Day 40, Thorax.js sub views

Continue working on the client project.

Made significant progress with my Thorax project.

One cool thing is to have a child-view telling the parent-view to close.

I have a modal view with a sub-modal view. The modal view will have all the basic functions of a modal. The sub-modal view is going to change all the time, showing different content. The concept worked well until I hit the point that I need to: click a button inside the sub-modal view, and ask the modal view to close.

With the help of Victor, I did a couple of things:

1. on click, the sub-modal view triggers an ‘close-modal’ event
2. the modal view listens to the ‘close-modal’ event from the sub-modal view and close itself. The key is using Backbone’s listenTo function.
3. Of course, life is never that easy. In reality, I extended my modal view from the Backbone.bootstrap-modal library, added the “listenTo” in the initialize(), and also called the super class (Backbone.bootstrap-modal)’s initialize() too.

Anyway, I was so happy that it actually worked!!! Yeah….

Oh, Marcus hosted a technical interview meetup in HackReactor tonight. It was very informative.

First, he interviewed Kyle and another guy. Then, we broken into smaller groups to work on four different technical problems. In the end, he was interviewed by another guy.

Nothing is really surprising, but compared to a case interview, there is not enough focus on thinking out out during a technical interview. It makes sense since there are way more interactions between consultants and clients than the interaction between different developers. The other difference is a case interview will likely have many right answers, while a technical interview has at most a couple right answers, with one or two of them being the best.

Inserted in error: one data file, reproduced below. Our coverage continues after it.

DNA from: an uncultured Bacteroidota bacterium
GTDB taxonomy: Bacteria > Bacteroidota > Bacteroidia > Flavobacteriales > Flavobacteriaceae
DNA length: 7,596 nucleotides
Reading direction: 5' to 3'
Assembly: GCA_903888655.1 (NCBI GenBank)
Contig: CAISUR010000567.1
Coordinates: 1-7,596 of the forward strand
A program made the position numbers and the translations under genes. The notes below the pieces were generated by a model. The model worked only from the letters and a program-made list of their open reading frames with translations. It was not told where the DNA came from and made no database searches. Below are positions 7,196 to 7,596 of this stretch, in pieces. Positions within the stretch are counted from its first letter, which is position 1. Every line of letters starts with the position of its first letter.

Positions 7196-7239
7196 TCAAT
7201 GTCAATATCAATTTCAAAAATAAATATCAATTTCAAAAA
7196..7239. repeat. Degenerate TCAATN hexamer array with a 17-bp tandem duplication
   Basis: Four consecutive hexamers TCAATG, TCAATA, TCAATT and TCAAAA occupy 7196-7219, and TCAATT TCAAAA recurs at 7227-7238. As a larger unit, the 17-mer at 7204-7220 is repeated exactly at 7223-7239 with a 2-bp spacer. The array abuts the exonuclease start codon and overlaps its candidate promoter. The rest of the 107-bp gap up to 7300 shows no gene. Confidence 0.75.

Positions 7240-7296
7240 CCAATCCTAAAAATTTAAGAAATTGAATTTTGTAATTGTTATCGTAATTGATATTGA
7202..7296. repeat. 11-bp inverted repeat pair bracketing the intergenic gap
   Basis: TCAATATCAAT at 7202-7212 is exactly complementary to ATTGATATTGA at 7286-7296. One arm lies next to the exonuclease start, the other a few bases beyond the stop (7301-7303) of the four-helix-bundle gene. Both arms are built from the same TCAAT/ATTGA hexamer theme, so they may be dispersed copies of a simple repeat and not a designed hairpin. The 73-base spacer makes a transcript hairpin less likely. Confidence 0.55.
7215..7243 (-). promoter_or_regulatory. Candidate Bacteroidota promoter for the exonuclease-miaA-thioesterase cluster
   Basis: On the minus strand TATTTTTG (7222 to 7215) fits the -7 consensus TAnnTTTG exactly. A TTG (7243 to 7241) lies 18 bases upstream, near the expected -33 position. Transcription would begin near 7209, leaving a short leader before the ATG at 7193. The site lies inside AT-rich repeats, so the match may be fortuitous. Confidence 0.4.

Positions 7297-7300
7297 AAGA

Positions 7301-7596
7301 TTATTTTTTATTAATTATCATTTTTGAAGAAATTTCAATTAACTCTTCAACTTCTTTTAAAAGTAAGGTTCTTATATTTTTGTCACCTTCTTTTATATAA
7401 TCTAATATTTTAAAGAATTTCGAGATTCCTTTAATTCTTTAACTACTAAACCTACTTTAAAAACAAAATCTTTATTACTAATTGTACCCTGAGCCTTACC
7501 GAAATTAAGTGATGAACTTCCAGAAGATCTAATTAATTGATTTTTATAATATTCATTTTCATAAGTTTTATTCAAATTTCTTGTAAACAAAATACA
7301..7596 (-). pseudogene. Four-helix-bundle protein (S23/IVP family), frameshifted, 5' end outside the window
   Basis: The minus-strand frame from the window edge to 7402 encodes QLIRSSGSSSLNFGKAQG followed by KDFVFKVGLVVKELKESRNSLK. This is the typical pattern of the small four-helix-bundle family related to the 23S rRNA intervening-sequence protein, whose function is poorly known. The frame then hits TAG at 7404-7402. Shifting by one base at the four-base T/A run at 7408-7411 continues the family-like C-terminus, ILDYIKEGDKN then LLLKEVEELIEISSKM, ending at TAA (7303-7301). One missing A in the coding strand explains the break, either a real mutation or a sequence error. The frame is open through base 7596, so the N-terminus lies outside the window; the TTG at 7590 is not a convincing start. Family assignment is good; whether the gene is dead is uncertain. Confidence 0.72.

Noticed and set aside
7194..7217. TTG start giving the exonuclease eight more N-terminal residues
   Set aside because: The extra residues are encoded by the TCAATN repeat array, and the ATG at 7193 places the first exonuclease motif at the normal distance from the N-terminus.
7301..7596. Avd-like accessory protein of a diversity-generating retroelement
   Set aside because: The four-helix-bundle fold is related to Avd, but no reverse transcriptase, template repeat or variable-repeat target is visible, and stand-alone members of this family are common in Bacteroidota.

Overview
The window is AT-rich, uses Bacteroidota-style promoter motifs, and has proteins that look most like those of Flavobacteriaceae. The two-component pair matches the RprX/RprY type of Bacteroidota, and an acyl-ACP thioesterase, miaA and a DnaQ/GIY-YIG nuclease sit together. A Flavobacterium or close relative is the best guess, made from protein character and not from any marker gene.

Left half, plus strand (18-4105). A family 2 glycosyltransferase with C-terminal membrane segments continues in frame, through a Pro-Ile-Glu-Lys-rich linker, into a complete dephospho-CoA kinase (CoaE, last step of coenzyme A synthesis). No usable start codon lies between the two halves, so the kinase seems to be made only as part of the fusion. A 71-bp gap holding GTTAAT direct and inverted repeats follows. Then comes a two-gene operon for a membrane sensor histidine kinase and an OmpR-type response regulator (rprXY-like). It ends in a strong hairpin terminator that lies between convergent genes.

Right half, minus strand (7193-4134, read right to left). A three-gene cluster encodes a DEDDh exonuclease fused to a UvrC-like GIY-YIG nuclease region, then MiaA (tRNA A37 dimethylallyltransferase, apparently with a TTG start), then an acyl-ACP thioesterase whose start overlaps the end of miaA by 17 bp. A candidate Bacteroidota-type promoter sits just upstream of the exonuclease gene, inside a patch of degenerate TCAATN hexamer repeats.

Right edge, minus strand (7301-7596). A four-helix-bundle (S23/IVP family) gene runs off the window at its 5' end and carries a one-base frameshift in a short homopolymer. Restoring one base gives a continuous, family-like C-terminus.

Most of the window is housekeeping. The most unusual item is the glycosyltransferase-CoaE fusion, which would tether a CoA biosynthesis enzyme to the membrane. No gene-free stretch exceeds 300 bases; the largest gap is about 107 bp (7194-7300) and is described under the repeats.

Marcus asked the question on how to design the architecture of Twitter. I guess this must be a fairly popular question for backend positions. It involves understanding of different pieces of the stack, basic database queries and advanced database operations during scaling. To serve a user’s read request for his own timeline, the user’s timeline was precomputed and stored in the database. You are essentially sacrificing space for speed. The more we talked about Twitter, the more I appreciated the smooth operation of Weibo. Kudos to engineers in Weibo, you guys did an awesome job in scaling it up.

The four technical problems are: hashTable, breadth first / depth first tree traversal, count the frequency of characters and sort them by frequency … (don’t remember the last one)…

I came up with a way to do breadth first tree traversal:

var node_list = [];
node_list.push(root_node); //root_node is the first node in the tree
var i = 0;
while (node_list[i] !== undefined){
  //each node stores all the children in an array called node.children
  for(var j=0; j<node_list[i].children.length; j++){
    node_list.push( node_list[i].children[j] );
  }
  i += 1;
}
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